Session 1: Interpersonal Neurobiology: The Social Brain and the Embodied Relational Mind
This presentation will provide an overview of the field of Interpersonal Neurobiology and its view of the mind as an embodied and relational process that regulates the flow of energy and information. This perspective of a mind broader than the brain and bigger than the body will be contrasted to studies of neuroscience, and in particular to views of the social brain. Is mind simply an “output of brain firing” as is so often stated? Or is the mind and its several facets of subjective experience, consciousness, information processing, and self-organization actually part of a system that includes the brain in the head, but extends far beyond that skull-encased organ of the body?
Session 2: Mindsight: A fundamental and teachable core process shared by emotional and social intelligence
In this presentation, the notion of the mind's capacity to make maps of mental experience and to move that experience toward a process called "integration" will be discussed. This capacity to monitor and modify mental processes can be called, mindsight, and it can be seen as the shared mechanism underlying emotional and social intelligence. The conceptual framework of interpersonal neurobiology, drawing on a wide array of sciences to create a consilient view of the human mind and mental health, will be used to explore integration at the heart of health in the nervous system and in our social relationships. In this way, mindsight promotes integration and enables social and emotional learning to help individuals and relationships to thrive. At the heart of this perspective is offering a definition of the mind, which can be seen as a self-organizing, emergent process that regulates energy and information flow both within the individual and within relationships. This embodied and relational process moves the internal and interpersonal systems toward integration, resulting in adaptive and flexible functioning. When not linking differentiated parts of the system, when not integrated, the system moves toward chaos or rigidity. Emotional and social intelligence can be seen as outcomes of integration. Impediments lead to non-optimal functioning, internally and interpersonally. Practical applications and research implications will be discussed in exploring how a healthy mind can be cultivated.
Session 3: Aware: The science and practice of Presence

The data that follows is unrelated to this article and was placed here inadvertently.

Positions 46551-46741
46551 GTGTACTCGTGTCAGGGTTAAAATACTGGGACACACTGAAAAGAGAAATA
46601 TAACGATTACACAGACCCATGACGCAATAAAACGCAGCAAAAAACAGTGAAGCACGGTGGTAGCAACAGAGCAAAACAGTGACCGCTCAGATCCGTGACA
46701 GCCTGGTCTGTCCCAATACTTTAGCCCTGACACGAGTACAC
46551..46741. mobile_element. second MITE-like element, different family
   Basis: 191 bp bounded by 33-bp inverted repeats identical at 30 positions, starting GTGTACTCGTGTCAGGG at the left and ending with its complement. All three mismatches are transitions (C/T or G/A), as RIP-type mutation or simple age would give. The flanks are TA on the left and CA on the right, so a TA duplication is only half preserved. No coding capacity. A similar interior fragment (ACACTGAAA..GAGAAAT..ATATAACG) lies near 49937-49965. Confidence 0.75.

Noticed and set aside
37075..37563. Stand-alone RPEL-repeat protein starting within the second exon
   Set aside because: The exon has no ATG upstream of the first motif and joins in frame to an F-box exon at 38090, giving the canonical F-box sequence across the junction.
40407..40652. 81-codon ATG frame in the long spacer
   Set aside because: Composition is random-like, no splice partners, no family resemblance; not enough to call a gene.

In this workshop we will explore and experience the ways in which our inner subjective lives, our interpersonal relationships, and our objective empirical knowledge can be woven together to illuminate the importance for meaning, connection, and equanimity in our lives. We’ll explore the notion that the mind may be an “emergent process” that arises from energy and information flow. Seeing the mind this way will help us illuminate the nature of consciousness and the central role of being aware, of being present in life. Linking differentiated elements into a coherent whole is what integration is—and integration may be at the heart of well-being. Our workshop will provide the setting for integrating consciousness itself with a Wheel of Awareness practice in which we will differentiate the knowns of consciousness on the rim of a metaphoric wheel from the knowing in the hub and systematically link them with a spoke of attention. Come join me in this exploration of well-being in our lives!
We’ll dive deeply into the nature of presence, and how learning a reflective practice such as the Wheel of Awareness can build the mental skills of focused attention, open awareness, and kind intention that research suggests are three pillars of mind training that have been empirically shown to cultivate important aspects of social, psychological, and physiological flourishing.
Session 4: Mindfulness, MWe, and Our Interconnected Reality
A systematic survey of consciousness has revealed a first-person experiential pattern of descriptions consistent with ancient wisdom teachings—that awareness, interconnection, and love appear to be three interwoven threads forming a tapestry of the deep fabric of life. These scientific observations have emerged with a practice in which the knowing of consciousness is differentiated and then linked with the knowns, utilizing the visual metaphor of a “wheel of awareness” in which the hub is the experience of being aware, the rim that which we can be aware of. With both biological and physics perspectives suggesting that the human perspective of a “separate self”, reinforced with the messages of modern culture, may be only one part of a much larger view of the deeply interconnected nature of reality and the reality of nature, we can propose that part of the journey forward for humanity on this precious planet is to expand our consciousness and integrate our identity—with practices like mindfulness— to embrace a wider view of who we truly are. In many ways, we are more like interconnected verb-like events rather than only noun-like separate entities. The symbolic term MWe integrates the inner aspect of a “me” with the interconnected facet of our lives as a “we.” With this more integrated sense of our identity, MWe can move forward to cultivate personal, interpersonal, and even planetary health and flourishing.